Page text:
01 April 2016 | Maxwell Bay
27 March 2016 | Maxwell Bay
27 March 2016 | Maxwell Bay
22 June 2016
Light, but better, winds have been a great improvement after the calms.
18 June 2016
The light winds that have been around for over a week got lighter. The picture is from a couple of days ago, when there was no wind. Motored all that night to get 60 miles north to where the GRIB forecast indicated there would be some wind in the morning.
In the morning, there was a little wind, enough to fill the spinnaker, so turned off the motor and started sailing again. Since then, the wind has very slowly increased, and the gusts are now over 10 knots most of the time.
14 June 2016
From the heat of the Tropical Atlantic, at 22N, 51W, my thoughts have drifted back to Antarctica.
We anchored off Elephant Island (61 08S, 54 40W) to wait out a storm. There are no good anchorages at Elephant Island, so we spent a day motoring around to various places, looking for a reasonable place to anchor for the coming storm.
The best anchoring spot seemed to be a a shallow indentation off the beach on the NE (leeward) side of the island. The closest cliffs were not really high, so the gusts coming off them would be less than at several other places we looked at.
There was a sticky, mud bottom 25m down. The bottom fell off rapidly, so if we dragged anchor, the depth would increase quickly, so our effective scope would be reduced and the anchor might not reset, so we would be blown to sea to face the storm there. In the expected winds, motoring back to re-anchor would not be possible. We set and tested the anchor, and put the snubber on.
The storm built gradually. As the wind increased, Issuma charged back and forth on her anchor more and more. The windage of the roller-furled jib caused her to turn away from the wind, and move until the anchor chain tigntened, which turned the boat around and pulled the boat towards the anchor until it was close enough that the chain slackened and the bow blew off in the other direction to start the cycle again. This was putting a big, intermittent load on the anchor, and I was concerned that it might drag.
I set the mainsail with the fourth reef (love that fourth reef!) in, and sheeted it tight amidships. The motion of the boat immediately changed. No longer did it charge back and forth. Now the boat put a steady, lesser (than the peaks) load on the anchor, and swung very little.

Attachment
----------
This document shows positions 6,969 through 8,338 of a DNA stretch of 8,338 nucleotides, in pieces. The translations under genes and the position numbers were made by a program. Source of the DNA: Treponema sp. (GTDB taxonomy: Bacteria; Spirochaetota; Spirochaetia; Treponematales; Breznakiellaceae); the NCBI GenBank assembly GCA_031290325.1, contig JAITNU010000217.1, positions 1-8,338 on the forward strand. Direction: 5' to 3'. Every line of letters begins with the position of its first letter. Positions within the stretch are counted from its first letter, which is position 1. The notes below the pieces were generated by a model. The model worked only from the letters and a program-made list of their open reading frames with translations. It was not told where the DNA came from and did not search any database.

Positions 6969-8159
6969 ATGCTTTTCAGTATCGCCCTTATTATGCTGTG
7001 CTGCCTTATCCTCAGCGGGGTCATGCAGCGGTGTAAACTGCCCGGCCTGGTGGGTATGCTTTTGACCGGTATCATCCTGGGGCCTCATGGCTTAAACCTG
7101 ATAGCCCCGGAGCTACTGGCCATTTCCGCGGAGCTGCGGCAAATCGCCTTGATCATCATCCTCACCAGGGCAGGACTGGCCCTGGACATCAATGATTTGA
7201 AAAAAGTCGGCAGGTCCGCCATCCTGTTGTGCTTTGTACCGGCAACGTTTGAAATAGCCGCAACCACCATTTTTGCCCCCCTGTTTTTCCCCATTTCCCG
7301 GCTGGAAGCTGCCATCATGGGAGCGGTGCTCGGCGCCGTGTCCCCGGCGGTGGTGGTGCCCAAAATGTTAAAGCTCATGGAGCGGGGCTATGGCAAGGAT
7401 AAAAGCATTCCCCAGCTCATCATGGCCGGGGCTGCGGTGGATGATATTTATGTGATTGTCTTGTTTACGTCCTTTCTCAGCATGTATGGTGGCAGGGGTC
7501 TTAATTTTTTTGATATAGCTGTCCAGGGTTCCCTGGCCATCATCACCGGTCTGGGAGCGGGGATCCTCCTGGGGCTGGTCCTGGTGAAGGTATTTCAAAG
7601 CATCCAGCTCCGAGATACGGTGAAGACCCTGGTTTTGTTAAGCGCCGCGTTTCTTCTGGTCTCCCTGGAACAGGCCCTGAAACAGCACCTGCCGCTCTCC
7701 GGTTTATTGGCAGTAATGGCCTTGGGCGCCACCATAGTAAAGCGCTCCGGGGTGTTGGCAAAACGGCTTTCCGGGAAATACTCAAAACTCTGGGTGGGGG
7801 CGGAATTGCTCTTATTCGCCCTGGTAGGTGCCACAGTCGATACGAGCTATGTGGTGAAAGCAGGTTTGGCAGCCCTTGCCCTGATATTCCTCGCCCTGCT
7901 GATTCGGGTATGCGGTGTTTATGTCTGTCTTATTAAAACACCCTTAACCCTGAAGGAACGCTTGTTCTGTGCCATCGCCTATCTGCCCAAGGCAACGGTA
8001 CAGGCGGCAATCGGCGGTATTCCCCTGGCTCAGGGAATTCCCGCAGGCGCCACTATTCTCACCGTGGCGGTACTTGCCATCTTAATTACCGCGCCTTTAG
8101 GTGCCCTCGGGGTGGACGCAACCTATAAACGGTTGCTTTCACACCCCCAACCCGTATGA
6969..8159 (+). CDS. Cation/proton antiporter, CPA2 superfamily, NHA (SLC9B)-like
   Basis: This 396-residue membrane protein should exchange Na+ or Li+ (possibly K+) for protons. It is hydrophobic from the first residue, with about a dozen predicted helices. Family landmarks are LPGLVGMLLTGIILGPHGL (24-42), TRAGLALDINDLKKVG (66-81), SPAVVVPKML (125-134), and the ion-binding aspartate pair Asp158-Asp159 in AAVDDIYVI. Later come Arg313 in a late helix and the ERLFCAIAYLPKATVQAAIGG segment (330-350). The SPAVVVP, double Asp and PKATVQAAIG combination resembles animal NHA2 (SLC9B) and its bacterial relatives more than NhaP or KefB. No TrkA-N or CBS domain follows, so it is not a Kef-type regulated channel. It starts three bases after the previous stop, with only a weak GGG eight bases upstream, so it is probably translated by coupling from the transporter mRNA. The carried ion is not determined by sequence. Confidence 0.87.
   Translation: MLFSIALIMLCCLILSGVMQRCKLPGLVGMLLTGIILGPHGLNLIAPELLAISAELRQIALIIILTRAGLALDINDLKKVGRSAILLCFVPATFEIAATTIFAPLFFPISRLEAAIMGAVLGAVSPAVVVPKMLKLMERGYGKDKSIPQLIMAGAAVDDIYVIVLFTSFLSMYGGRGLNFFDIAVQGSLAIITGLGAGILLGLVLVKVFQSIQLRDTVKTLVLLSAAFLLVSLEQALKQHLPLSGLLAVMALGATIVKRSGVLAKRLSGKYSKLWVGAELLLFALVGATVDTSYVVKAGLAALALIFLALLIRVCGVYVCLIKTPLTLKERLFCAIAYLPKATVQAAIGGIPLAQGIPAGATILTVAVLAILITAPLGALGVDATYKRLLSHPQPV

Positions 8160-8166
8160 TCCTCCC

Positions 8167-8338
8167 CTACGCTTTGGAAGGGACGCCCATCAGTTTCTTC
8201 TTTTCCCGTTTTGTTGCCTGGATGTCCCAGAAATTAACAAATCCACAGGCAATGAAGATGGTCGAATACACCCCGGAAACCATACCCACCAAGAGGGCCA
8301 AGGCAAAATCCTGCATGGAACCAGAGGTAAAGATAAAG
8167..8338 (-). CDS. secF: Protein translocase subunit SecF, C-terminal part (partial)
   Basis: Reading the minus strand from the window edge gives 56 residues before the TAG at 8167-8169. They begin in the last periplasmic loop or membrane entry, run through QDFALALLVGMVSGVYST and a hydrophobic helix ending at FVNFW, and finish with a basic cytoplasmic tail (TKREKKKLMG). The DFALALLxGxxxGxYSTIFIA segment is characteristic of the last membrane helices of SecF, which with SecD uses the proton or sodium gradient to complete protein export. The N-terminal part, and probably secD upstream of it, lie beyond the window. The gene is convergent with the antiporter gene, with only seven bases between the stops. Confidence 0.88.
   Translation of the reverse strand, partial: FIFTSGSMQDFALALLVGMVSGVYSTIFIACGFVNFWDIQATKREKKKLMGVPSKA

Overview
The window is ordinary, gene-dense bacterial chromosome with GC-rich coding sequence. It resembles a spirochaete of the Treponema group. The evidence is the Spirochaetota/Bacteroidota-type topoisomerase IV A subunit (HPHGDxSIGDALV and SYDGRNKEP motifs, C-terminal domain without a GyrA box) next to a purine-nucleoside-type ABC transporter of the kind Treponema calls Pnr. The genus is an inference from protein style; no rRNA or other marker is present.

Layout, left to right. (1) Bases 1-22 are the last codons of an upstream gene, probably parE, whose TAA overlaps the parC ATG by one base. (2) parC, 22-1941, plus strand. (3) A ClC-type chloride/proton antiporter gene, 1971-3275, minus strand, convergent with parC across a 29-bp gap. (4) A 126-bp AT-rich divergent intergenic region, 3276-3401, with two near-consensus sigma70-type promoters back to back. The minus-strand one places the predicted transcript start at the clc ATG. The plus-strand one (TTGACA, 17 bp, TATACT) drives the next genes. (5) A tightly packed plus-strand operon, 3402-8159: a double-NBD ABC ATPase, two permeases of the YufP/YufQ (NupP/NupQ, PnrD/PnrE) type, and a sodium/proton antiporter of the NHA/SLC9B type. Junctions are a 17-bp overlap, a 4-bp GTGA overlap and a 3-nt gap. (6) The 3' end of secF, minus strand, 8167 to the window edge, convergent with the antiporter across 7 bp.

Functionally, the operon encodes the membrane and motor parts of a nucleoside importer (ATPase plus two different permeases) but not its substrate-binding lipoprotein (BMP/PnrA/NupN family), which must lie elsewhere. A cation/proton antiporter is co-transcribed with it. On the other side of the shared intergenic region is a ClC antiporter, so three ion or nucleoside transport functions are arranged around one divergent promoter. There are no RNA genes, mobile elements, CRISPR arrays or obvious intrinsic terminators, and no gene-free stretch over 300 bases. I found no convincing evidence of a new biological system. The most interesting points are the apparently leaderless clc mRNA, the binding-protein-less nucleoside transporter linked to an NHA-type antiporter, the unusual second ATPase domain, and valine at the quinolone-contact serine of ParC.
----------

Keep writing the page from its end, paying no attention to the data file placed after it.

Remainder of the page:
It was exciting to watch the gusts coming off the cliffs, traveling down at a ferocious speed, hitting the water and causing clouds of spray to rise before they pushed out horizontally away from the cliff, raised waves, and made their way to where we were anchored. It was delightful to feel securely anchored while the storm howled all around us.
08 June 2016
Winds have lightened considerably over the last few days. I had the mainsail, both staysails, fisherman and spinnaker up yesterday. For many hours I couldn't get the boat to go faster than 3.5 knots, but late in the day, the wind picked up, and we began sailing at 5 to 6 knots. That was when I noticed that the spinnaker had a 2m long rip along one edge! So now the spinnaker is on deck, being repaired, and we are moving along fine at 4 to 5 knots with all other sails in pleasant, Force 2 winds.
28 May 2016
This is the first fish that I have caught since leaving South Africa. I believe it is called a needlefish. Another fish took a bite out of the needlefish while it was being dragged by the boat, so it was already dead when I brought it aboard. Not much meat on this fis, but it was quite nice ceviche-cooked with lemon juice & onion bits.
Across the Line
25 May 2016
Issuma crossed the equator May 22, and crossed her outbound track from France to Argentina (from 2008) on May 24, so completing her circumnavigation of the Americas.
22 May 2016
There are 699 steps in the steep climb up Jacob's Ladder in St Helena. The steps were built to connect the settlement of Jamestown to the former fort at the top of the hill.
20 May 2016
One of two, big, tortoises that wander around the Governor's House in St Helena. I believe the tortoises were brought to St Helena from Seychelles.
18 May 2016
St Helena is a pleasant, relaxed, friendly, isolated, tropical island where everyone speaks English. A United Kingdom Overseas Territory, St Helena is probably best known as the place Napoleon was exiled to.
Transportation to and from St Helena has traditionally been by sea. This year, they finished building an airport, but due to problems with wind shear, airplanes are not yet landing there. The island is mostly supplied by a Royal Mail ship (which takes passengers), which is scheduled to make its last voyage to St Helena in July (presuming commercial flights to the new airport are being made).
The picture is looking down on Jamestown, the main settlement.
Walvis Bay Oil Rig
16 May 2016
While sailing away from the coast, a bunch of seals came over and played behind the boat.